King, Harris, & Toomey, 2008; McKeown,

    Hopkins, Rizzi, & Chrystabridge, 2002; Tal,

    2004). In recent years, schools accredited as

    “Green Schools” in Israel have been required

    to relate to and interact with the schools’

    local communities and have been assessed

    according to the degree to which their

    sustainability education programs fulfill this

    role (Israel Ministry of Environmental

    Protection, n. d.).

    In the present study, we put forward the

    following question: To what degree do the

    sustainability education programs

    implemented among “Green Schools” in

    Israel promote construction of a local

    sustainability agenda within the schools’

    communities? To answer this question, we

    have applied a set of comparisons between

    the sustainability agenda underlying the

    schools’ programs and the sustainability

    agenda of the parents of the schools’

    students. We approached these comparisons

    through four perspectives as described in

    what follows.

    Why Form Sustainability Education


    Environmental education theory and practice

    have progressed substantially since the

    models of the 1960s–1990s. Researchers

    during this period sought to put forward a

    unified model of education organized around

    a global concept of “environmental literacy”

    (Hines, Hungerford, & Tomera, 1986/87; Hsu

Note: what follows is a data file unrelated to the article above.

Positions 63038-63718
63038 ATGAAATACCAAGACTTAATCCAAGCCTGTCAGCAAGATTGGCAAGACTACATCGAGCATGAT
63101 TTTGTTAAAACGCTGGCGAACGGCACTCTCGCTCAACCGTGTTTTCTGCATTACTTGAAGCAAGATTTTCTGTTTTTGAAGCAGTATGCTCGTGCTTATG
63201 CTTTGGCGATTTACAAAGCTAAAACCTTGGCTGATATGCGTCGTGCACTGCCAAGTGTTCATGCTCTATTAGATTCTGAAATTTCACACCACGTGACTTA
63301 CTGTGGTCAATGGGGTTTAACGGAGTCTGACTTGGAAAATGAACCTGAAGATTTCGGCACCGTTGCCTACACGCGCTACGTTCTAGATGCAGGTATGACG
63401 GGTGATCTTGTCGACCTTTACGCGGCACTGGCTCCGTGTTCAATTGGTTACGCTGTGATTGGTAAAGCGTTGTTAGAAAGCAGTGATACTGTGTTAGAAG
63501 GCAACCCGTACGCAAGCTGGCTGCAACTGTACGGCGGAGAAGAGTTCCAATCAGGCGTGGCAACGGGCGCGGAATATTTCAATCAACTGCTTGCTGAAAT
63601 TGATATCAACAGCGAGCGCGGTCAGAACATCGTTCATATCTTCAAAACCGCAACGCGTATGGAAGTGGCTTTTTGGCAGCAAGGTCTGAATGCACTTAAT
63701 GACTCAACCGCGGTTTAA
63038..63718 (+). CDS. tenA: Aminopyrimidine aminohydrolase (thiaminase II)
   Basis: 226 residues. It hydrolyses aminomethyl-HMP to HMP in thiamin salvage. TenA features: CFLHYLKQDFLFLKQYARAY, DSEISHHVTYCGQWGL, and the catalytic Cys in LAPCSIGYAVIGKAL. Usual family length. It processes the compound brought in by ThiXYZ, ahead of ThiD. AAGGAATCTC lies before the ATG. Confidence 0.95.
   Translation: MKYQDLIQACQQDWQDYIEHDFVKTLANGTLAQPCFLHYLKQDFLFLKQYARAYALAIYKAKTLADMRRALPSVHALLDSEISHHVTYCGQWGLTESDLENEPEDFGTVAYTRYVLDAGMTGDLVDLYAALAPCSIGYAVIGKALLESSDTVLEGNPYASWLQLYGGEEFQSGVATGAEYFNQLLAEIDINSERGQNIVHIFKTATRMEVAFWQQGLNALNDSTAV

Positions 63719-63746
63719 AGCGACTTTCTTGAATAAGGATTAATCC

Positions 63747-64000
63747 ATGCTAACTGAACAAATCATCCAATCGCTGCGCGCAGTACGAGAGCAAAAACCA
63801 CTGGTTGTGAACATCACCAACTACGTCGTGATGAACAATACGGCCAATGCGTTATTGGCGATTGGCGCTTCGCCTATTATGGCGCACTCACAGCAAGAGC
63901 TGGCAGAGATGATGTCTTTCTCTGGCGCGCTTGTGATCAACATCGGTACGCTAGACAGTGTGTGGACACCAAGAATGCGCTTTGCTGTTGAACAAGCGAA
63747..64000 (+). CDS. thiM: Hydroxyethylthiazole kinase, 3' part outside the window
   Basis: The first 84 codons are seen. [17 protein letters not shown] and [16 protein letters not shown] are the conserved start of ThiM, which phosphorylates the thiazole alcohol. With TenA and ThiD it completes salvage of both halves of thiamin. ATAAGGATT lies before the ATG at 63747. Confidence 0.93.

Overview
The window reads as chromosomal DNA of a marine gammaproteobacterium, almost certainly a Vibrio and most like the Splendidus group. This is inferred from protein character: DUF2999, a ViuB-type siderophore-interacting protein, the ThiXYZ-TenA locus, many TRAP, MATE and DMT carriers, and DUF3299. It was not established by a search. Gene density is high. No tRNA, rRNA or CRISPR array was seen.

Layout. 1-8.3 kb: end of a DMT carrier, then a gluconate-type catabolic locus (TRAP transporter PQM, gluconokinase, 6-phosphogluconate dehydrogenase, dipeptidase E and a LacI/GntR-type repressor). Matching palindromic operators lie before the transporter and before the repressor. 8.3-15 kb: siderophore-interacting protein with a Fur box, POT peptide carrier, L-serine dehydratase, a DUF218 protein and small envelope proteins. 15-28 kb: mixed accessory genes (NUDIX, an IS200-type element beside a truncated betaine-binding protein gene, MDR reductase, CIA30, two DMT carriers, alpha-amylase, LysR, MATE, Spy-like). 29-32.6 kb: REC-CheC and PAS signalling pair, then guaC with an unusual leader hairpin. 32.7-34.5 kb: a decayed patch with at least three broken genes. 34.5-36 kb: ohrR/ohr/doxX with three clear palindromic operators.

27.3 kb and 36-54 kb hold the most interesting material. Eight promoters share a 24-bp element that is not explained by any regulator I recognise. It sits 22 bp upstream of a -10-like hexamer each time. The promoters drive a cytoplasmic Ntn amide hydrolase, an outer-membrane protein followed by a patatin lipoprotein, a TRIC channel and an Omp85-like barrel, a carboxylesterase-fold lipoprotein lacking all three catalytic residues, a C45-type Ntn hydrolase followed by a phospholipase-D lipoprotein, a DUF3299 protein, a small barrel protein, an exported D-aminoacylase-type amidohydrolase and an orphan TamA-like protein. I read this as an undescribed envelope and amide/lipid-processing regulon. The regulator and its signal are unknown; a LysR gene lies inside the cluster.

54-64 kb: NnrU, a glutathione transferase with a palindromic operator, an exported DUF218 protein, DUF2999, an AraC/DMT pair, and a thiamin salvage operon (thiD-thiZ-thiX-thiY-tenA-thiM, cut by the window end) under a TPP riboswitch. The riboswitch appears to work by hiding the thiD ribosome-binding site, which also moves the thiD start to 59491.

& Roth, 1998; Marcinkowski, 1991; Sia,

    1984). The early models assumed some set of

    predefined environmental literacy attributes

    (in most cases defined by the researchers),

    which included specific knowledge, attitudes,

    and, behaviors associated with the

    environment (Battles, Reichard, Rich, &

    Franks, 2001; Bogan & Kromrey, 1996;

    Culen & Mony, 2003; Hsu, 2004; Hungerford

    & Volk, 1990; Marcinkowski, 1988;

    Marcinkowski & Rehring, 1995; Roth, 1992;

    Sia, 1984; United Nations Educational

    Scientific and Cultural Organisation

    [UNESCO]-United Nations Environmental

    Programme [UNEP], 1989; Wisconsin Center

    for Environmental Education, Wisconsin

    Department of Public Instruction, &

    Wisconsin Environmental Education Board,

    1993). For example, Hungerford and Volk

    (1990) described three levels of

    environmental literacy, which include: entry

    level, ownership and empowerment. They

    defined major and minor variables for each


    To assess the required sets of

    environmental literacy attributes, various

    instruments for standardized testing were

    developed. These instruments included, for

    example, the Middle School Literacy

    Instrument (MSELI) (Bluhm, Hungerford,

    McBeth & Volk, 1995; McBeth, 1997); the

    Secondary School Environmental Literacy

    Assessment Instrument (Marcinkowski &

    Rehring, 1995); environmental literacy